Rainer’s incredible ride in Hollywood ended on that downbeat note. “but look at me,” she says, “I’m very well, and I’m happy. Many people envy me, and maybe today they have more reason to envy me than they had then.” Aside from one major regret (not getting to play Madame Curie), she has not really missed the movies. Painting, occasional stage appearances and, most of all, playing London publisher’s wife have kept her busy. (The Knittel’s have a daughter, Franceska [sic], now 32 and Mrs. James Bowyer.)
“While I’ve been in New York this time, I’ve read various scripts,” says Rainer. “But it is better I never do anything anymore, unless I can do something that really gives something to an audience. After all, what did I fight for if, at the end, I give up to do the opposite?”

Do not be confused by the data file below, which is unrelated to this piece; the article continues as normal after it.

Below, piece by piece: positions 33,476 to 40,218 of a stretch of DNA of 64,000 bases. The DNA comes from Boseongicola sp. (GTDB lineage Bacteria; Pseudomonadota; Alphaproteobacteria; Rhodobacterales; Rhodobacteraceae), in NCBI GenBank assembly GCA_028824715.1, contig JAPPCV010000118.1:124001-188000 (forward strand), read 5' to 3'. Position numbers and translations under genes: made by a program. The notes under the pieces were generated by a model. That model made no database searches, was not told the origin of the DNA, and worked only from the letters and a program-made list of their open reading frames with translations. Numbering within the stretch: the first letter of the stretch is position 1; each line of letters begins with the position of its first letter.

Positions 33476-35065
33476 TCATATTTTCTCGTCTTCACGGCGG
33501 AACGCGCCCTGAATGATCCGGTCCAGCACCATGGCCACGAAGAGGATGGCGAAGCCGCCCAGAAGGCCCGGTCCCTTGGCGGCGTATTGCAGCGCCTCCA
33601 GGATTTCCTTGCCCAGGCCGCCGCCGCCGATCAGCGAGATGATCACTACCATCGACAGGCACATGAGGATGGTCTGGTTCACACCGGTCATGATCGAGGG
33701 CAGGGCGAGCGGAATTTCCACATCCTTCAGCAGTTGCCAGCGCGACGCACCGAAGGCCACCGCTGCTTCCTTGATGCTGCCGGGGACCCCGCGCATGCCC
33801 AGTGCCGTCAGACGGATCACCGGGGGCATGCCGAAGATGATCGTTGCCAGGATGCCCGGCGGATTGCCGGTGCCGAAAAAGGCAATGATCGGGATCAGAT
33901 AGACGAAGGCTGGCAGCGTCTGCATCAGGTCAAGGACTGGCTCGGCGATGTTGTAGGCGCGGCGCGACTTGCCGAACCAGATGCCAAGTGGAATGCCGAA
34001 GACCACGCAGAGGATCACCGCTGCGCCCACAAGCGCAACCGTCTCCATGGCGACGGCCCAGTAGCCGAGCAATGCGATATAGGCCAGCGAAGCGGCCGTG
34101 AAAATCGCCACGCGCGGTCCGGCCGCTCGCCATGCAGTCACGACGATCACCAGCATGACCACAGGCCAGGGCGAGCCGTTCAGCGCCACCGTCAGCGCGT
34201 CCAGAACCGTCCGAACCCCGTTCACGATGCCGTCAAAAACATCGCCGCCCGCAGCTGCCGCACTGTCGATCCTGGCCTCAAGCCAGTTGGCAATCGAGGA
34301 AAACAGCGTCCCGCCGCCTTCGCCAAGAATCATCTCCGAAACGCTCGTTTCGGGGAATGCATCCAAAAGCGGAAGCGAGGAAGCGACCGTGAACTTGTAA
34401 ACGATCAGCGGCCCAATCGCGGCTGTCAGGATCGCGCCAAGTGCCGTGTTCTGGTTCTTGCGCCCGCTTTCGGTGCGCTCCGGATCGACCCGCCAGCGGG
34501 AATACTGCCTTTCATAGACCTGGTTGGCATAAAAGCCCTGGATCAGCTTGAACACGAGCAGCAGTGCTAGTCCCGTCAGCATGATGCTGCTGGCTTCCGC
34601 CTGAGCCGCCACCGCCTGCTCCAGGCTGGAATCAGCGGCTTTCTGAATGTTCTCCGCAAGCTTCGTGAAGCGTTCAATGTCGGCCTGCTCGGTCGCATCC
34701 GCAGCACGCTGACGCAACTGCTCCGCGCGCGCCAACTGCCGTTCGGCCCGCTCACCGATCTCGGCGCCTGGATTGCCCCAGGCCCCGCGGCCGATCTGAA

Diana Barrymore‘s short life was very full – of both excess, love and turmoil. Her 1957 autobiography was titled Too Much, Too Soon.
 Maria Ouspenskaya, Russian actresss, who played memorable characters parts in Hollywood films of the 1930s and 1940s.
 Luise’s pregnancy is not reported in any contemporaneous reports, however, private papers show that the pregnancy was terminated in the summer of 1938. She did not miscarry.
 Once again, this figure does not include the three films Luise made in Europe before moving to Hollywood. The total films she had made up to this point is 12.